Local health departments have thousands of public health records to store, from business inspection notes to health licenses, and everything in between. Without the right approach to health department data storage, local health departments may face challenges with data privacy, unintended communication silos, or inefficient processes.
Additionally, as technology advances and the cloud expands, public health departments may need to capture and share large amounts of data from cloud-based devices, like wearable health trackers, exercise equipment, and applications used to run inspections, permits, and program enrollment.
Ensuring local health departments and their partners have access to quality public health data is paramount to strong public health responses, breaking down communication silos, and improving community health overall.
In this article, we’ll cover what public health data storage looks like, some of the challenges with existing health data management systems, and the benefits of moving public health data storage to the cloud.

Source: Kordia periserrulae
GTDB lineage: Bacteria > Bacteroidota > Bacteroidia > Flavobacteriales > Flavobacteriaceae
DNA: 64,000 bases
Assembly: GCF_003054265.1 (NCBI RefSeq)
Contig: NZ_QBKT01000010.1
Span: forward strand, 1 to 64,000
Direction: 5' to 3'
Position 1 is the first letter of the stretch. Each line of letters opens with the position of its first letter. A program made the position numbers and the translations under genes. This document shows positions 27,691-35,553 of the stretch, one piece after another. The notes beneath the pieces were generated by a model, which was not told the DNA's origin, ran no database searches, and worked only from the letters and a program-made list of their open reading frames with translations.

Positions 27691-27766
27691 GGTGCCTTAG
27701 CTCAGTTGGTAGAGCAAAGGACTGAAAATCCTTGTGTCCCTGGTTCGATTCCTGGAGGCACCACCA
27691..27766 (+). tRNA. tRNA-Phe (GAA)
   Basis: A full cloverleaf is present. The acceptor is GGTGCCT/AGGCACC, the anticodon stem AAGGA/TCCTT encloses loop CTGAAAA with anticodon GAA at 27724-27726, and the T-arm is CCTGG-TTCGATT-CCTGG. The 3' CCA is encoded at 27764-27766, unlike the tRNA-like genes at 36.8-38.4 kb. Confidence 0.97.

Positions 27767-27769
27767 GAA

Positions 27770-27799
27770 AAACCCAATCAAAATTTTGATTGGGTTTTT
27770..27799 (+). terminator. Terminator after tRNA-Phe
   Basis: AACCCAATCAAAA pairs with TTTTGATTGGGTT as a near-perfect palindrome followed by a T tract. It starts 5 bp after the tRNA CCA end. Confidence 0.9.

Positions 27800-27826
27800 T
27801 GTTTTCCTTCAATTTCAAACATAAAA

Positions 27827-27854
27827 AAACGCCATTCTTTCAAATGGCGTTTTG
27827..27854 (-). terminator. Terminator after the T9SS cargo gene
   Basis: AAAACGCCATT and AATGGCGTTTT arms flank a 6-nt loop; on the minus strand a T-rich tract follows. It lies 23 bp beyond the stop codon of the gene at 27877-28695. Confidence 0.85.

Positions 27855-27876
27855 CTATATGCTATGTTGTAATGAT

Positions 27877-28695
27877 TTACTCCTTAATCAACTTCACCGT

What is Public Health Data Storage?
Public health data storage refers to the collection, management, and preservation of public health records created by public health departments. Public health data storage, sometimes referred to as health data management, organizes digital health records and data. Modern storage technology provides vital tools for monitoring public health, identifying trends, and making decisions.
With GovTech, local health departments collect various kinds of data, depending on the program, policy, or regulatory requirement. Types of government health data include health inspection reports, permits and licenses, claims, medical records, program enrollment data, vital records, infection rates, and more.
Public health data can be used by health departments and public health directors in a variety of ways, such as identifying barriers to care in a community, improving how health inspections are conducted, and identifying public health risks.
Challenges with Paper-Based, Legacy Public Health Data Storage Approaches
Many legacy public health data storage solutions are paper-based or housed in on-premise servers. Although a common practice for many local public health departments, legacy systems and paper-based methods come with a few challenges.
Storing public health data this way can introduce privacy and cybersecurity issues, communication silos, and inconsistent data standards. These challenges can also lead to decision-making without a complete understanding of a community’s needs or public health issues.
Privacy and cybersecurity issues